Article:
The McDonnell-Douglas proof scheme involves a three stage process. First, the plaintiff must establish a "prima facie case." By establishing a "prima facie case," the plaintiff creates a rebuttable "presumption that the employer unlawfully discriminated against" him, and the burden of producing evidence on the issue shifts to the defendant. Burdine, 450 U.S. at 254, 101 S.Ct. at 1094. The defendant, at stage two, must rebut "the presumption by producing evidence that the plaintiff was [demoted] ... for a legitimate, nondiscriminatory reason." Id. at 255, 101 S.Ct. at 1094. The employer is not required to prove absence of discriminatory motive, but merely articulate some legitimate reason for its action. Smith, 632 F.2d at 332-33. If the defendant's evidence carries this burden, the presumption in favor of the plaintiff is destroyed. 450 U.S. at 255, 101 S.Ct. at 1094. At the third stage, the plaintiff bears the burden of demonstrating that the proffered reasons were pretextual or untrue. Id. at 256, 101 S.Ct. at 1095. This burden merges with the plaintiff's ultimate burden of persuasion on the motivational issue. Id.; Lovelace, 681 F.2d at 240-41.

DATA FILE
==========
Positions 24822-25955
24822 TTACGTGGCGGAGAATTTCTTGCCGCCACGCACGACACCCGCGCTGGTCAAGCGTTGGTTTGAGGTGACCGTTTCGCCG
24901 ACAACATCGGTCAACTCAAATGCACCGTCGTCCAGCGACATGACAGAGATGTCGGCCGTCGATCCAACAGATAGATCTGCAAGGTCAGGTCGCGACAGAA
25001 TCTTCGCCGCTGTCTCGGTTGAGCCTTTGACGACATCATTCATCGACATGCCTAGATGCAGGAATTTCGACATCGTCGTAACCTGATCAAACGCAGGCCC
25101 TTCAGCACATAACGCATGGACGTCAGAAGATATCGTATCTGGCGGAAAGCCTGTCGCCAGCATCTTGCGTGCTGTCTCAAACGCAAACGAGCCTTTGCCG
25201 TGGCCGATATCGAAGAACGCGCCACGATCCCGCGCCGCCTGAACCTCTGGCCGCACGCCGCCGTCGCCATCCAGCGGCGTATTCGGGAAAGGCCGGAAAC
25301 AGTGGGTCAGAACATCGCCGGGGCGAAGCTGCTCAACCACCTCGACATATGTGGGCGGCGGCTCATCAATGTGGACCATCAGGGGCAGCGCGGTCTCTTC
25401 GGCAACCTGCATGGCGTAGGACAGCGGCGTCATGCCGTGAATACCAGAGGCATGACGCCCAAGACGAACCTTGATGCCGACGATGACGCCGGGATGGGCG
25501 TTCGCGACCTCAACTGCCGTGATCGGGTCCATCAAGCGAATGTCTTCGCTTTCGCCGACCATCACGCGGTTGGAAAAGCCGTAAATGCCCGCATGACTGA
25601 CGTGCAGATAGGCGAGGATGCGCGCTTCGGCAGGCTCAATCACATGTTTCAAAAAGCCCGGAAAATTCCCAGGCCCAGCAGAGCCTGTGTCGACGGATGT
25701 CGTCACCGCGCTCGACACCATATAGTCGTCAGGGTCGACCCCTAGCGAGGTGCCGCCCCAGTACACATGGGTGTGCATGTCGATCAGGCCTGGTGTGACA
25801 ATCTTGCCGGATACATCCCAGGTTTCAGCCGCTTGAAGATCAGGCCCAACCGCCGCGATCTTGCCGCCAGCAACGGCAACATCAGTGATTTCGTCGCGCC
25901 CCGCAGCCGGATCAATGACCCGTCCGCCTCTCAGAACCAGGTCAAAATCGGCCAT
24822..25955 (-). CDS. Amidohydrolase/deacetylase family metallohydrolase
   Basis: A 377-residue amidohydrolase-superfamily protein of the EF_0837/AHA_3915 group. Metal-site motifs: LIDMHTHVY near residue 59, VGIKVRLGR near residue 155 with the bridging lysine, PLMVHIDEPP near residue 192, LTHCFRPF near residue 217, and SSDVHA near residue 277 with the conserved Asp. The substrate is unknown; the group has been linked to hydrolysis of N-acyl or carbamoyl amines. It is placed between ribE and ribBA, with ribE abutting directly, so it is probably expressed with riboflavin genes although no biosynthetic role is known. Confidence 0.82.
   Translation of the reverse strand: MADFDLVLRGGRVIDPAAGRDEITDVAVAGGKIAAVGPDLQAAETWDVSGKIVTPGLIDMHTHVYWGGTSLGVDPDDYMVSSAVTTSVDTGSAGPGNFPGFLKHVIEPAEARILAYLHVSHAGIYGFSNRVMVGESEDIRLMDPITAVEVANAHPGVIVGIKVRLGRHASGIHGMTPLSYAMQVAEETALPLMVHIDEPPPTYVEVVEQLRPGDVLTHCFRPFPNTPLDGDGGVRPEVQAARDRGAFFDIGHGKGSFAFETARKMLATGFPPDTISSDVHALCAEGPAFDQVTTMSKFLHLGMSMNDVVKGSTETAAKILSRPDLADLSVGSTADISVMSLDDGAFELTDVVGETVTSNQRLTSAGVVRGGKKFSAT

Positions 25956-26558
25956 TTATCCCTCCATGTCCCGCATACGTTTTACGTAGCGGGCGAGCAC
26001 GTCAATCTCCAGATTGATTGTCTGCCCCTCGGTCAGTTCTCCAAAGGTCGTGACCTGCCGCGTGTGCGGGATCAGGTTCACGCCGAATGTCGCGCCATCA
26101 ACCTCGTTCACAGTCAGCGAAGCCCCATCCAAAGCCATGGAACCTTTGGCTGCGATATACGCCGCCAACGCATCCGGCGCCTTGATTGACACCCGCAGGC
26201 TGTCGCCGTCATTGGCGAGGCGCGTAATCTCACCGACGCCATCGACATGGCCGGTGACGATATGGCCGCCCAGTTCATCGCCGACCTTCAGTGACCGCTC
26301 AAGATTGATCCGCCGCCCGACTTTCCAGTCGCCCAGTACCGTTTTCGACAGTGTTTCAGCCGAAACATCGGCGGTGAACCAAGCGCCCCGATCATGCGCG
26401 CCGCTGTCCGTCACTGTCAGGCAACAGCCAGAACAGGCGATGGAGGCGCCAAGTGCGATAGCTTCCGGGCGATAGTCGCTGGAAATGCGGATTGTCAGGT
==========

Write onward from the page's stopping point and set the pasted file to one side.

As adapted from the McDonnell-Douglas line of cases, the elements of the plaintiff's "prima facie case" in the usual ADEA case are: (1) the plaintiff is in the protected age group; (2) the plaintiff was discharged or demoted; (3) at the time of discharge or demotion, the plaintiff was performing his job at a level that met his employer's legitimate expectations; and (4) following his discharge or demotion, the plaintiff was replaced by someone of comparable qualifications outside the protected class. See Lovelace, 681 F.2d at 239-41; Marshall v. Goodyear Tire & Rubber Co., 554 F.2d 730 (5th Cir.1977). It is readily apparent that the fourth element will not fit well in most reduction-in-force cases. See McCorstin v. United States Steel Corp., 621 F.2d 749 (5th Cir.1980). In such cases, the claimant's job is often phased out and thus he would be unable to point to a replacement. While we do not believe that a claimant in such a case should be precluded, for all practical purposes, from using the McDonnell-Douglas proof scheme by being required to satisfy the fourth element, the claimant should not be permitted to establish a "prima facie case" by...